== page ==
I’ve visited Puerto Rico several times, but have spent most of my trips in San Juan and the Condado beach area. So when a friend mentioned the western side of the island, I was a bit skeptical. I had heard about up and coming destinations elsewhere on the island – Vieques has a fabulous new W Hotel, and the St. Regis just opened an amazing resort in the north – but the western coast remained a mystery to me until my most recent trip.
A few friends and I decided to meet at the Horned Dorset Primavera, near the town of Rincon. I had heard of the resort before, and a friend had stayed there a couple of years ago. This Relais and Chateaux property is a classic destination hotel. People come exclusively to stay here and remain on the grounds for the entire stay – and I easily can see why. The Horned Dorset Primavera is a terrific place to spend a few days or a week relaxing in the Caribbean.
This smart splurge resort has about 50 rooms (many are duplexes and open up right in front of the sea), each tastefully decorated in a North African theme. To call them spacious would be an understatement: The bathroom alone is twice the size of my bedroom in New York City. My room faced the sea (as all do), and it had a lovely terrace overlooking the beach, just steps away (be sure to request a room along the beach). The rooms are comfortable and many have kitchenettes, though I found that a bit odd since it isn't likely one is cooking in the rooms much. Some of the larger rooms also have a pull down bed in the living room, ideal for another couple or larger groups of travelers. Know that the resort is not all-inclusive, so meals are priced separately. For the best value, consider traveling in the late spring or throughout the summer, the island’s shoulder and off-seasons, respectively.
What I like about this type of resort is how uncomplicated it is: Visitors can stay on the property the entire time without making many decisions at all. While it is possible to arrange for a horseback ride or diving excursion nearby, the only activity I chose to exert energy on was kayaking. I took one of the hotel kayaks and paddled around the coast for 40 minutes as daily exercise. The beach itself is rather small (don't expect a wide white sandy beach), but it is perfectly adequate. And the Caribbean Sea is as tranquil as the night sky.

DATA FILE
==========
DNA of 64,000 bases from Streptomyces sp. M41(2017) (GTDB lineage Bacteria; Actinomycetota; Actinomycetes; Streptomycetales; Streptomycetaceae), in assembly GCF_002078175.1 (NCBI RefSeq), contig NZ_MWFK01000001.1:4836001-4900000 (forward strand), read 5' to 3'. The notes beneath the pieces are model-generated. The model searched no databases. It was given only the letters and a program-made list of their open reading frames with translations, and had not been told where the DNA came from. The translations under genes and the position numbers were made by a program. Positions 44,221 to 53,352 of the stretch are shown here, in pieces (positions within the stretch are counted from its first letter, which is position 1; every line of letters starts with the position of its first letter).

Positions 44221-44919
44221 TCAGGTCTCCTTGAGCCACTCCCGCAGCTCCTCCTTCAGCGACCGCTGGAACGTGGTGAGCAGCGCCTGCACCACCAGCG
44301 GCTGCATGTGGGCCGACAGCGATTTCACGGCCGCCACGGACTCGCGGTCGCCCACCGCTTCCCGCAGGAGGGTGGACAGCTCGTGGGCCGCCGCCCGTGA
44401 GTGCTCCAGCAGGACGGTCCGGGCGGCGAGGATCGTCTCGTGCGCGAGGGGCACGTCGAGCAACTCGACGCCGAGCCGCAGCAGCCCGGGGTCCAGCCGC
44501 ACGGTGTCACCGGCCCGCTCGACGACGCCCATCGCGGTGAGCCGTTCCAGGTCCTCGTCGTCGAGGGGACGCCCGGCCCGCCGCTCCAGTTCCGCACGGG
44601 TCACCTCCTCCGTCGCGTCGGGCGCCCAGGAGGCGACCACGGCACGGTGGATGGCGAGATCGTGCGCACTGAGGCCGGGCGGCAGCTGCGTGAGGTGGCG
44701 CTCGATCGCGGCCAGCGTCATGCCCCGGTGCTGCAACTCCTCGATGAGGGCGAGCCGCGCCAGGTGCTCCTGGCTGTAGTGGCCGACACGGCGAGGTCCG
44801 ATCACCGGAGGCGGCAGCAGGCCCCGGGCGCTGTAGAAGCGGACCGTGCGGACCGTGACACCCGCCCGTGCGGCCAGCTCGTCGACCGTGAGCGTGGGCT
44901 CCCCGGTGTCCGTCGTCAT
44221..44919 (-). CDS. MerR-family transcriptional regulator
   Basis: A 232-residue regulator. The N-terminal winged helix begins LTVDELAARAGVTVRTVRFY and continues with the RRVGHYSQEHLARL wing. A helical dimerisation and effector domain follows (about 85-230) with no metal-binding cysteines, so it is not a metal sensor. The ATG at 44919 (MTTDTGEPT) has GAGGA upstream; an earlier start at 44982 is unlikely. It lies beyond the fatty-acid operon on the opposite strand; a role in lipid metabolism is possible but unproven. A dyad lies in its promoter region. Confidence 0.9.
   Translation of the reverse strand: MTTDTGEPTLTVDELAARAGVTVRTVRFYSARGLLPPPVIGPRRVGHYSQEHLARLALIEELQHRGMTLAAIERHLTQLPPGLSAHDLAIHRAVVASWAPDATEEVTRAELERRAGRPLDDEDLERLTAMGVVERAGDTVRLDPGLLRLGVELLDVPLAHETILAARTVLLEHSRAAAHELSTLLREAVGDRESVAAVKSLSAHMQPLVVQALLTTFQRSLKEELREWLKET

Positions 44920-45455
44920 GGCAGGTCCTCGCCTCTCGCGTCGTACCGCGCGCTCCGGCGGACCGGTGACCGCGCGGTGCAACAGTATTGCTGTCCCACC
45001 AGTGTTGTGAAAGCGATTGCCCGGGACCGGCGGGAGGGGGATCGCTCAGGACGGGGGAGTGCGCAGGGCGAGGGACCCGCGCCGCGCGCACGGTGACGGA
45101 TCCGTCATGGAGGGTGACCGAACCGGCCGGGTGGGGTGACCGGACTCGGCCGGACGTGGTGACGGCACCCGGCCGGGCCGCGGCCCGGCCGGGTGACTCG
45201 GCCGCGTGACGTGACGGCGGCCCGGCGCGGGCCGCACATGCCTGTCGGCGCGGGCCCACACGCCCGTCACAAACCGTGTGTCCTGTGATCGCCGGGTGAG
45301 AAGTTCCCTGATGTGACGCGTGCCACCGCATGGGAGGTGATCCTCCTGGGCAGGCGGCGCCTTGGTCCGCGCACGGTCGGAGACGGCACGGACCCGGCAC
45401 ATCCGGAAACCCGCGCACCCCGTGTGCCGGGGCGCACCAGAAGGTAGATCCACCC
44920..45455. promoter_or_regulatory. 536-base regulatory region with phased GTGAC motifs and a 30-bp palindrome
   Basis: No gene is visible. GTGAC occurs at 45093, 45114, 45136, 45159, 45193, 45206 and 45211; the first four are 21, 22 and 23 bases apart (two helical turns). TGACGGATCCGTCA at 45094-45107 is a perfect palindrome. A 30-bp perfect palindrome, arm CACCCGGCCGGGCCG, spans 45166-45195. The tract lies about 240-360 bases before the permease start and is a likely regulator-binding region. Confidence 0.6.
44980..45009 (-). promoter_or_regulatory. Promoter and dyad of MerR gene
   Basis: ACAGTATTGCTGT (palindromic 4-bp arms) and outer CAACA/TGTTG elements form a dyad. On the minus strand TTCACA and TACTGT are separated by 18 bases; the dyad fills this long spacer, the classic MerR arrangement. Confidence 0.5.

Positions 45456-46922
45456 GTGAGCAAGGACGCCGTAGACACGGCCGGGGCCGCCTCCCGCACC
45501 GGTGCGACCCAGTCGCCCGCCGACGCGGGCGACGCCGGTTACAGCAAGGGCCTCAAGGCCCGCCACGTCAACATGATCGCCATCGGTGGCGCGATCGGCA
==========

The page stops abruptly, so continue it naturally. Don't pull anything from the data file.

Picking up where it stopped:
There are a dozen or so chairs available for guests on the beach, but the hotel also has two pools – one in front of the main clubhouse and an infinity pool up the hill. My routine was to spend late mornings and early afternoons by the main pool, move to the beach for the rest of the day, and end the evening watching the sun set over the Caribbean Sea.
Whenever you’re staying at an island resort in a remote town, the resort must serve top notch food. I expected high marks at the Horned Dorset Primavera, because it’s a Relais and Chatueaux property, and it met my expectations. Breakfasts taken on the guest terrace or outside under the trees were very good (though I would recommend adding a buffet), and lunches were delightful in the Blue Room, a casual but elegant restaurant in the main house.
Dinners at Aaron, a French restaurant in the main club house, were more formal: No jeans were allowed (though jackets weren’t required), and the room itself was as commanding and impressive as the food. I particularly recommend the outstanding filet mignon.
We were lucky enough to be at the hotel one evening when a famous local guitarist, Dr. Jose Lopez, performed at Aaron. The event kicked off with cocktails and hors d'oeuvres on the veranda, followed by a concert and a sumptuous four-course meal. As it turns out, my friends and I had our photo taken at the event, and it was published in the local Puerto Rico newspaper – we're famous in the Caribbean!
Finally, the resort staff was exceptionally friendly and helpful. Wilhelm Saks, the general manager, and his owner-partners are delightful. They are proud of the hotel, its history, and its “specialness” – and rightly so. There is a reason why so many guests return to rest up at this Grande Dame.
The only challenge is getting to Rincon. Visitors can fly into Aguadilla (the closest city to Rincon), but flights from New York generally arrive very late at night (mine landed 1:30am) or early in the morning (flights landing in Rincon at 9:30am take off from New York at 5:30am). It is possible to fly to San Juan at more convenient times, but the drive to Rincon takes about three hours on non-highway roads. Even so, it’s well worth the effort to visit the Horned Dorset Primavera and luxuriate in what is surely one of Puerto Rico's most distinct destination properties.